Improving contrast and black levels is only one part of treating the room, when you take it back beyond your seating area what it does is take away the distractions of reflected light bouncing onto the walls, ceiling and floor that all you see is the image in front of you. Something even a commercial theatre can’t achieve.

CC30FBEE-BDAD-4C16-A70D-3BD13F69D5AF.jpeg
DC19F4E1-D65D-48DF-AB74-B8C85DFB959A.jpeg
3F2BA19E-2C19-4BA0-B6D3-D49ADCB0BBB8.jpeg
 

alebonau

Well-known Member
Nice comparison - though it does also go to show that you can still get a very decent cinema experience even without blacking the room out completely.
id always say that the best can do with the room, will deliver the best result can achieve in the room :)

I put off getting a projector at all for a long time, on the basis that I don't have a spare room I can turn into a 'proper' theatre. That was a mistake; especially with commercial cinemas being closed I've been taking full advantage of my home setup, and just because the image on screen isn't the absolute best the projector is capable of, doesn't mean it's not awesome nonetheless.
that said, I totally agree... even in non dedicated room... with doing what can possibly do... you can create a pretty outstanding result... with me it helped i had a bunch of friends right into projectors...that had a whole bunch of suggestions... and i did all i can. even to point of putting in a door, full block out heavy curtains with pelmets, 100% block out blinds... a relatively smaller screen thats away from reflective surfaces and drops down low way from the ceiling... and we somehow ended up with a charcoal carpet :D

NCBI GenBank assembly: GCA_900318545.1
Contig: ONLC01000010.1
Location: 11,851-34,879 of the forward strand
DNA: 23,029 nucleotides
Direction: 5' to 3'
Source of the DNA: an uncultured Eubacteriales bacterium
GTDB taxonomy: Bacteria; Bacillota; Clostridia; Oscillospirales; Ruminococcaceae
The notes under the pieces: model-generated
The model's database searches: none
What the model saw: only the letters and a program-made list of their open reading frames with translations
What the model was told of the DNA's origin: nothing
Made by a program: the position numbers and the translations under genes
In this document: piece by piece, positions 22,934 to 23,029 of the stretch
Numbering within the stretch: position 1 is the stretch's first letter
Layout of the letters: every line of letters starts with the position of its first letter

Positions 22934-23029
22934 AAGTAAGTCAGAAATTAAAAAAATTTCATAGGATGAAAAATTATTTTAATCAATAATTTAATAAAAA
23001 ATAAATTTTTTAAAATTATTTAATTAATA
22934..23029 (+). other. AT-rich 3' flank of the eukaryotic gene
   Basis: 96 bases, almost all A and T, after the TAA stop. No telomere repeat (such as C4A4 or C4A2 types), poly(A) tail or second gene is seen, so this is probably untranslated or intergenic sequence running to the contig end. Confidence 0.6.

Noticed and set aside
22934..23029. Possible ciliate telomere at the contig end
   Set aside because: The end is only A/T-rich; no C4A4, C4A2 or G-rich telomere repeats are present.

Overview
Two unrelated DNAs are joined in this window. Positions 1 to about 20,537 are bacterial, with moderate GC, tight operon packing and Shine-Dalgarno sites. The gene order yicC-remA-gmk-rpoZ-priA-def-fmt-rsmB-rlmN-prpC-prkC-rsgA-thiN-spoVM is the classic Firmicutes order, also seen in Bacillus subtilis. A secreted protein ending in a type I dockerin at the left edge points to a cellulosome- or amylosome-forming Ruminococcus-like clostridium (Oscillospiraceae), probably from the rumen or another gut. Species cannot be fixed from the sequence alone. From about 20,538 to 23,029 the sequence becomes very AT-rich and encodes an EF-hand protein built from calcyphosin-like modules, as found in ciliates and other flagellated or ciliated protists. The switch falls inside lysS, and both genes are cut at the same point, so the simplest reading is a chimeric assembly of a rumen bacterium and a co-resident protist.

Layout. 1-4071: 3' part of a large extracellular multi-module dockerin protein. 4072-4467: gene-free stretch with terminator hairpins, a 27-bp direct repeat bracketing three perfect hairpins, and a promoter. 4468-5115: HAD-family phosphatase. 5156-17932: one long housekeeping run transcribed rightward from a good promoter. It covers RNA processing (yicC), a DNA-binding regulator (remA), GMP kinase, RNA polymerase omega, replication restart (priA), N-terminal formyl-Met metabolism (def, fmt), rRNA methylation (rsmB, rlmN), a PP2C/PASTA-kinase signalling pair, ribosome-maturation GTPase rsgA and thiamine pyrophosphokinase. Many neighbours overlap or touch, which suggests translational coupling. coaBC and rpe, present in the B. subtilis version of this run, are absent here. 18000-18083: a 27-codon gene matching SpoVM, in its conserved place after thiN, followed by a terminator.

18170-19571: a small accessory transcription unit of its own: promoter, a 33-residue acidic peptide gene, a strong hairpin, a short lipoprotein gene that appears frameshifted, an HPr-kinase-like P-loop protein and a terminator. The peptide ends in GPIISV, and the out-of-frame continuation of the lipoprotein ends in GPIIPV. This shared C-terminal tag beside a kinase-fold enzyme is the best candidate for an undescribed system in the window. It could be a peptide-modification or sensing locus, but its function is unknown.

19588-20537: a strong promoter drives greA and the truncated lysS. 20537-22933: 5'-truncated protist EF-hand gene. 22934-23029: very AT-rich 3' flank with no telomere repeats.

certainly if can pull off a dedicated room and go all out for a light sucking black hole of a threatre... the end result achieve will be all the better for it ...but for rest of us limited with what can pull off ... in non dedicated rooms ... theres still things can do to end up with something pretty decent :D
 

Vila

Well-known Member
Do the dlp projectors still have rainbow affect or has it gone with modern dlp projectors now?